South Africa's methodical domination

Wayne Parnell castles Andre Fletcher Getty Images

Twenty20 cricket is reputedly a fickle beast, empowering the weak and constricting the strong to create an air of unpredictability non-existent in the game's longer formats. That might very well explain the Netherland's defeat of England, or even West Indies' triumph over India, but what of South Africa, who are trumping all-comers with a degree of consistency bordering on the inevitable?

Graeme Smith's men are clinically, methodically achieving what many thought impossible in 20-over cricket. Saturday's 20-run victory over West Indies secured South Africa a record-breaking sixth consecutive win in the format, and maintained their unblemished record in this year's World Twenty20. A win over India, the defending champions, on Tuesday would guarantee them a semi-final berth, and render them nigh-on unbackable in the betting market. So much for unpredictability.

It might just be that we are witnessing the first team - internationally or domestically - to have mastered the Twenty20 format. With a powerful and versatile batting line-up, wily spinners, disciplined seamers and all-rounders the envy of the cricketing world, South Africa have assembled a team capable of adapting to any surface, any condition, any opponent. Factor in a well-drilled fielding unit and a textbook veteran-to-rookie ration, and it becomes readily apparent how far South Africa have gone towards upset-proofing their team in a format notorious for fluctuating fortunes.

Of course, there are no guarantees in sport, and South Africa's lamentable reputation as big-tournament chokers will hound them until some form of ICC silverware sits in a Johannesburg trophy cabinet. But short of a complete and utter meltdown from a side resilient enough to claim a Test series victory in Australia earlier this year, South Africa look every bit the champions-in-waiting entering the final week of the World Twenty20. India and Sri Lanka have quite the mountain to climb.

"I'm very comfortable with where we are," Smith said. "You can't argue with the performances or the results we've turned out in this competition so far. As a team we are always trying to challenge ourselves and improve on certain areas - whether that's emotionally, handling ourselves well at key times, performing to our best skills.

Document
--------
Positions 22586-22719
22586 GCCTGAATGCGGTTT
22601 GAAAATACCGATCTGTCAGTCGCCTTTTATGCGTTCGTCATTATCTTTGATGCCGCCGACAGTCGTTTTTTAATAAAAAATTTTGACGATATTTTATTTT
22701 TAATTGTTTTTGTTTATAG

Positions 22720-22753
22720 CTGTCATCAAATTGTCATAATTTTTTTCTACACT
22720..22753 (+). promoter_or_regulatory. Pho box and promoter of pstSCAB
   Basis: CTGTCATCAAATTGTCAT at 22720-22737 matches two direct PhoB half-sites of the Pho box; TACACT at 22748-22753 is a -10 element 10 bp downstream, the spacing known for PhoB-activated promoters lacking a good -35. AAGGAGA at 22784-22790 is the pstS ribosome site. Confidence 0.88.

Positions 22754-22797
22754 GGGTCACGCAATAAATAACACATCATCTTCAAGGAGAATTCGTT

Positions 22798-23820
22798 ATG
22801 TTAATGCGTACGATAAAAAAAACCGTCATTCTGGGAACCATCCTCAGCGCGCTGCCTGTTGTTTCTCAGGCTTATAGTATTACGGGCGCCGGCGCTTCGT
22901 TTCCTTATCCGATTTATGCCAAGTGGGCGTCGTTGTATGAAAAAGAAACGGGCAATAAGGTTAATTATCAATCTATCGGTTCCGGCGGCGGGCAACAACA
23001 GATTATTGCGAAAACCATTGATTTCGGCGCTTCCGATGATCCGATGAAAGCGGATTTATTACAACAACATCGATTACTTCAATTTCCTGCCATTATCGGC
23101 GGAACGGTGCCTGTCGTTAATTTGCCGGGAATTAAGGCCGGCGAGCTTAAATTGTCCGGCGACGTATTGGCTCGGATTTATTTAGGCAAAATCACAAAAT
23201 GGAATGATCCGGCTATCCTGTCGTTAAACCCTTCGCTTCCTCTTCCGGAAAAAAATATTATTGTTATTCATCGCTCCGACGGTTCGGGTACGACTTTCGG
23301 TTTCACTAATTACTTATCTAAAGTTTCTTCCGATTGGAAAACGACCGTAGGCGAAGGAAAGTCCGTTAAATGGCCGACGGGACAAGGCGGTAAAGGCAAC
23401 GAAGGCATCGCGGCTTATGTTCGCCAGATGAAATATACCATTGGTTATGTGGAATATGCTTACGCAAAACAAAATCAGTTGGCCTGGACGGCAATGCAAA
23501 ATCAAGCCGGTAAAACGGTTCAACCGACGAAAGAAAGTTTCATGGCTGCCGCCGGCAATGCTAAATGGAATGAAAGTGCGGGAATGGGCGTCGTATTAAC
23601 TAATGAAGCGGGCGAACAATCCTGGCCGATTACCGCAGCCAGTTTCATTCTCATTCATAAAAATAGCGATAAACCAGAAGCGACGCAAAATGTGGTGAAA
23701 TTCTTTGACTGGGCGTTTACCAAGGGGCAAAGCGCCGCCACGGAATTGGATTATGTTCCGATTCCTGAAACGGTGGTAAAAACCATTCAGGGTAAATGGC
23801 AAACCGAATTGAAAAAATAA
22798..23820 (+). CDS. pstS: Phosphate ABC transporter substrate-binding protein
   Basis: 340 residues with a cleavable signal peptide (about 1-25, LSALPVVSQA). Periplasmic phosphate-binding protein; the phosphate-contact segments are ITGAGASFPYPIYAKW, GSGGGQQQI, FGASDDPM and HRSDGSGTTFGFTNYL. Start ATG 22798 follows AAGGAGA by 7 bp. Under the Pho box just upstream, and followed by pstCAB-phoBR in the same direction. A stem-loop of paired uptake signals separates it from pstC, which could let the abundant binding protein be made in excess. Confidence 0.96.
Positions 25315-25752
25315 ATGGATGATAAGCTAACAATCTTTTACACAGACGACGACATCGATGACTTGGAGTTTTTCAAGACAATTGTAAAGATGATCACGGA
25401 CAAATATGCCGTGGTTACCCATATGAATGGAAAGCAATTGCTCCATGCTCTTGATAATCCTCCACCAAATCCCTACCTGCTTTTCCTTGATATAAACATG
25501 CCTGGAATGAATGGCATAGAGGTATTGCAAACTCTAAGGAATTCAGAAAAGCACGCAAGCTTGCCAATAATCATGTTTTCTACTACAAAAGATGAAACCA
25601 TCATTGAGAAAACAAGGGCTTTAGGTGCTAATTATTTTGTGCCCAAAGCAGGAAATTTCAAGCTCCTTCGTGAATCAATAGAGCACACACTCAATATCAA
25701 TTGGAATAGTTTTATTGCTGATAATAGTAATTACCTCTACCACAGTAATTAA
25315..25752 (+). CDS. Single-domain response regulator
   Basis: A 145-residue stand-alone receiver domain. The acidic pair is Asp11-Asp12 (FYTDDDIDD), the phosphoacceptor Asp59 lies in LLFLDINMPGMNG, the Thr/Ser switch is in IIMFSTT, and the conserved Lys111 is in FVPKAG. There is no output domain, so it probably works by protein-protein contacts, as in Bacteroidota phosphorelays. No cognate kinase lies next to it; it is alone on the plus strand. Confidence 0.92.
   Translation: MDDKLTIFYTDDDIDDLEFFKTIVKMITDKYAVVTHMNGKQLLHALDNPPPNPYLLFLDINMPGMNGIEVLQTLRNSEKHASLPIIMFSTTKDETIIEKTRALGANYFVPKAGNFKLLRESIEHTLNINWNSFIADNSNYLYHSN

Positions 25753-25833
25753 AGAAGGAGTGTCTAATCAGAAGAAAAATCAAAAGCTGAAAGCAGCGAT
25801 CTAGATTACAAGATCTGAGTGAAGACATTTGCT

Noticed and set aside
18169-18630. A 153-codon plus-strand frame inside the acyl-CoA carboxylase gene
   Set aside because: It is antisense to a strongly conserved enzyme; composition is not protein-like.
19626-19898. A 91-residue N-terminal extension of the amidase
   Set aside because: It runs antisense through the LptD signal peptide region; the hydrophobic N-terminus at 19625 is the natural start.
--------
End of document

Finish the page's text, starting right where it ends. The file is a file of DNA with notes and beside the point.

"I really believe we can (win the tournament), but there's still a long way to go, a lot of cricket to be played, and a lot of other good teams in this competition who can challenge anyone on their day. We've got to make sure we're at our best."

South Africa went close to achieving that aim at The Oval on Saturday, comprehensively outplaying a West Indies side that, barely 15 hours earlier, had dethroned the highly-rated Indians. The Windies' trumps, Chris Gayle and Dwayne Bravo, were effectively muzzled by the brilliant bowling of Wayne Parnell (4-13), who has shelved his favoured outswing for a bang-it-in approach at this tournament, and strong cameos from Dale Steyn (2-30) and Rudolph van der Merwe (2-30)

Parnell, at just 19, is the latest all-rounder to roll off South Africa's world-class production line, and could well be the most exciting prospect in international cricket at present. He could do worse than emulate the focus and consistency of Jacques Kallis who, at 33, is still considered by his international peers to be the finest all-rounder in all forms of cricket.

Kallis' 45 off 31 deliveries at the top of the South African innings set the tone for the afternoon, and provided a solid platform from which Herschelle Gibbs (55 off 35) launched. At one stage, the South Africans appeared on course for a total in excess of 200, but their eventual 183 for 7 always looked a winning score.

"I just think for a lot of players, especially Jacques who has played international cricket for a very long time, this is obviously a new format," Smith said. "It's about finding his way to be successful, and I think he's found it. He's had two opportunities of IPL to learn and think about the game, he's developed a few other skills that he was hoping for. I think the added bonus for us beside his batting is that he is bowling with really good pace and bowling really well for us."

At the corresponding stage of the 2007 tournament, India, the eventual champions, had tied with Pakistan and lost to New Zealand. The current day South Africans, on the other hand, have defeated Scotland (130 runs), New Zealand (one run), England (seven wickets) and, now, West Indies (20 runs). The formguide suggests they will enter Tuesday's Super Eights match against India at Trent Bridge as favourites. The juggernaut rolls on.

"I think India hadn't really been tested in the competition until (their loss to West Indies)," Smith said. "I think they probably would have taken a lot of lessons out of yesterday in terms of the competitive nature of the tournament. It's going to be interesting from our perspective to see how they go before we play them on Tuesday."